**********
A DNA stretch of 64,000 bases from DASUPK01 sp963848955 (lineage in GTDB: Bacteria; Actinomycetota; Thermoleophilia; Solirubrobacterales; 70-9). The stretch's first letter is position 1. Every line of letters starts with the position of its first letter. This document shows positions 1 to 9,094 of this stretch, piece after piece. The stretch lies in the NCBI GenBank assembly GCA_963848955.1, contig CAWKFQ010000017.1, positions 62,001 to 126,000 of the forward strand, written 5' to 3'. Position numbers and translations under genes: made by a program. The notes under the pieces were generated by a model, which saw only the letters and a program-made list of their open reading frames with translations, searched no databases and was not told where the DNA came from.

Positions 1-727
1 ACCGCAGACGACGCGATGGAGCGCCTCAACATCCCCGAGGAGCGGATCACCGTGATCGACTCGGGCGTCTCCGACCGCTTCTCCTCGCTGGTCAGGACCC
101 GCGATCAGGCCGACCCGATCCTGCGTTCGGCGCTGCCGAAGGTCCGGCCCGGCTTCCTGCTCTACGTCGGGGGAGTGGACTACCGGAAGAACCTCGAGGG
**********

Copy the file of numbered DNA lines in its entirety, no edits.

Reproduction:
A DNA stretch of 64,000 bases from DASUPK01 sp963848955 (lineage in GTDB: Bacteria; Actinomycetota; Thermoleophilia; Solirubrobacterales; 70-9). The stretch's first letter is position 1. Every line of letters starts with the position of its first letter. This document shows positions 1 to 9,094 of this stretch, piece after piece. The stretch lies in the NCBI GenBank assembly GCA_963848955.1, contig CAWKFQ010000017.1, positions 62,001 to 126,000 of the forward strand, written 5' to 3'. Position numbers and translations under genes: made by a program. The notes under the pieces were generated by a model, which saw only the letters and a program-made list of their open reading frames with translations, searched no databases and was not told where the DNA came from.

Positions 1-727
1 ACCGCAGACGACGCGATGGAGCGCCTCAACATCCCCGAGGAGCGGATCACCGTGATCGACTCGGGCGTCTCCGACCGCTTCTCCTCGCTGGTCAGGACCC
101 GCGATCAGGCCGACCCGATCCTGCGTTCGGCGCTGCCGAAGGTCCGGCCCGGCTTCCTGCTCTACGTCGGGGGAGTGGACTACCGGAAGAACCTCGAGGG